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Title: Impacts on potential ethanol and crude protein yield in alfalfa

item Lamb, Joann
item Jung, Hans Joachim
item Riday, Heathcliffe

Submitted to: North American Alfalfa Improvement Conference
Publication Type: Abstract Only
Publication Acceptance Date: 7/10/2012
Publication Date: 7/12/2012
Citation: Lamb, J.F., Jung, H.G., Riday, H. 2012. Impacts on potential ethanol and crude protein yield in alfalfa[abstract]. 2012 Joint North American Alfalfa Improvement Conference, Trifolium, & Grass Breeders Conference, July 10-12, 2012, Ithaca, New York. Available:

Interpretive Summary:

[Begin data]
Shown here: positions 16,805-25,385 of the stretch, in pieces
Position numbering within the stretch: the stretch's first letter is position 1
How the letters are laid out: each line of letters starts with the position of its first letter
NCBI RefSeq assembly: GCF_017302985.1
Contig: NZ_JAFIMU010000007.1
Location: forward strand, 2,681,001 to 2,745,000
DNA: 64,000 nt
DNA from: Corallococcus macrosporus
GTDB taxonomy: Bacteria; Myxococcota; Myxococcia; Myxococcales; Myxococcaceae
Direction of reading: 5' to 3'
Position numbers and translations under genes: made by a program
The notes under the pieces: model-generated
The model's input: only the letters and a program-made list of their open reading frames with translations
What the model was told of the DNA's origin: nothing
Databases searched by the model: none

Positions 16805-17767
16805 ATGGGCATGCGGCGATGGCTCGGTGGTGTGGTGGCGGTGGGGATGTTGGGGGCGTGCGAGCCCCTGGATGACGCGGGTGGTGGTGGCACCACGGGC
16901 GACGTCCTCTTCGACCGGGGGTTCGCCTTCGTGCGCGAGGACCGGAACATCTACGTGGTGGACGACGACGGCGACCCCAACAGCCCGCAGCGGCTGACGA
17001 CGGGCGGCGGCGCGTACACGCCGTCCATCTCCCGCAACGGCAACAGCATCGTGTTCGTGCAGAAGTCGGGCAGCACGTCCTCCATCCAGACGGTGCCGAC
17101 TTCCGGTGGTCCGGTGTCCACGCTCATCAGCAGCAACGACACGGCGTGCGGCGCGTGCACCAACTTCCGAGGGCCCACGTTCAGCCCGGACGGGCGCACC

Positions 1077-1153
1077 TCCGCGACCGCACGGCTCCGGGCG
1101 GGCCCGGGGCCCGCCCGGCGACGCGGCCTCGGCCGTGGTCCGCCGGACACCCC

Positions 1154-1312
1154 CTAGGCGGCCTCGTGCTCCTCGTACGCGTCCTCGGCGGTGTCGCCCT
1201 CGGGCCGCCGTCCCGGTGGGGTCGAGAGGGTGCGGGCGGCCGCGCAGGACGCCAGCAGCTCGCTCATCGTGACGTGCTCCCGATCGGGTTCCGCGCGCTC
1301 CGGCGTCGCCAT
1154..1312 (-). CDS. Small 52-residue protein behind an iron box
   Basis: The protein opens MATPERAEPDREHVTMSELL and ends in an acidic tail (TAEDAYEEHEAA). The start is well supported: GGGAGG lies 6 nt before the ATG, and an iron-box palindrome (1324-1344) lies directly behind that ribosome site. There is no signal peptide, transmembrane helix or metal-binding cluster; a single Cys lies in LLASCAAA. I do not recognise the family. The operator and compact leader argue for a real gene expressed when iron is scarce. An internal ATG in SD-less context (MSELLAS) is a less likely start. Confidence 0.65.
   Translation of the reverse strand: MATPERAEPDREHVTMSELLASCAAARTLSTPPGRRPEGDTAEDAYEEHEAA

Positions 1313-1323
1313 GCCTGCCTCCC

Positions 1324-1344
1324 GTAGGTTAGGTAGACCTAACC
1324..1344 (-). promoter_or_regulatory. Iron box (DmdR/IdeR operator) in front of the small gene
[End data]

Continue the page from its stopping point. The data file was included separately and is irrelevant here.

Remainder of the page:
Technical Abstract: An alfalfa (Medicago sativa L.) biomass energy production system would produce two products. Leaves would be separated from stems to produce a high protein feed for livestock while stems would be processed to produce ethanol. Therefore, maximum yields of both leaves and stems are essential for profitability of this biomass production system. Our objective was to assess the impact of growth environment (locations, years, and plant density) and harvest-stage (early bud (4 cuts) and late flower (3 cuts)) on variability in leaf crude protein yield, stem cell wall concentration and composition, and potential ethanol yield for four alfalfa germplasms. Two cultivars, 4A421 and 6415, were chosen because they had been selected for improved forage quality. The cultivar 54H11 was included because it is a resistant check for standability expression (non-lodging) in alfalfa. Experimental germplasm MN Bio 1C3 (UMN3988) created as a bioenergy alfalfa by three cycles of selection for large, erect non-lodging stems when alfalfa was in bloom was also included. Results showed that leaf crude protein and potential ethanol yields responded differently in MN compared to WI. Results are reported separately for the two locations. Potential ethanol yield was greater at late flower compared to early bud, while leaf crude protein was similar at the two harvest maturity stages at both locations. The four germplasms were similar for ethanol yield in MN, but in WI the two non-lodging germplasms had greater potential ethanol production compared to the high forage quality cultivars. Leaf crude protein yield was greater in MN compared to WI. In WI, no differences were found among the germplasms for leaf crude protein yield, but the high-quality cultivars had greater leaf crude protein yield than the non-lodging germplasms in MN. Germplasm differences were found for leaf crude protein and potential ethanol yields, but environmental influences had the greatest impact on these to alfalfa biomass energy products.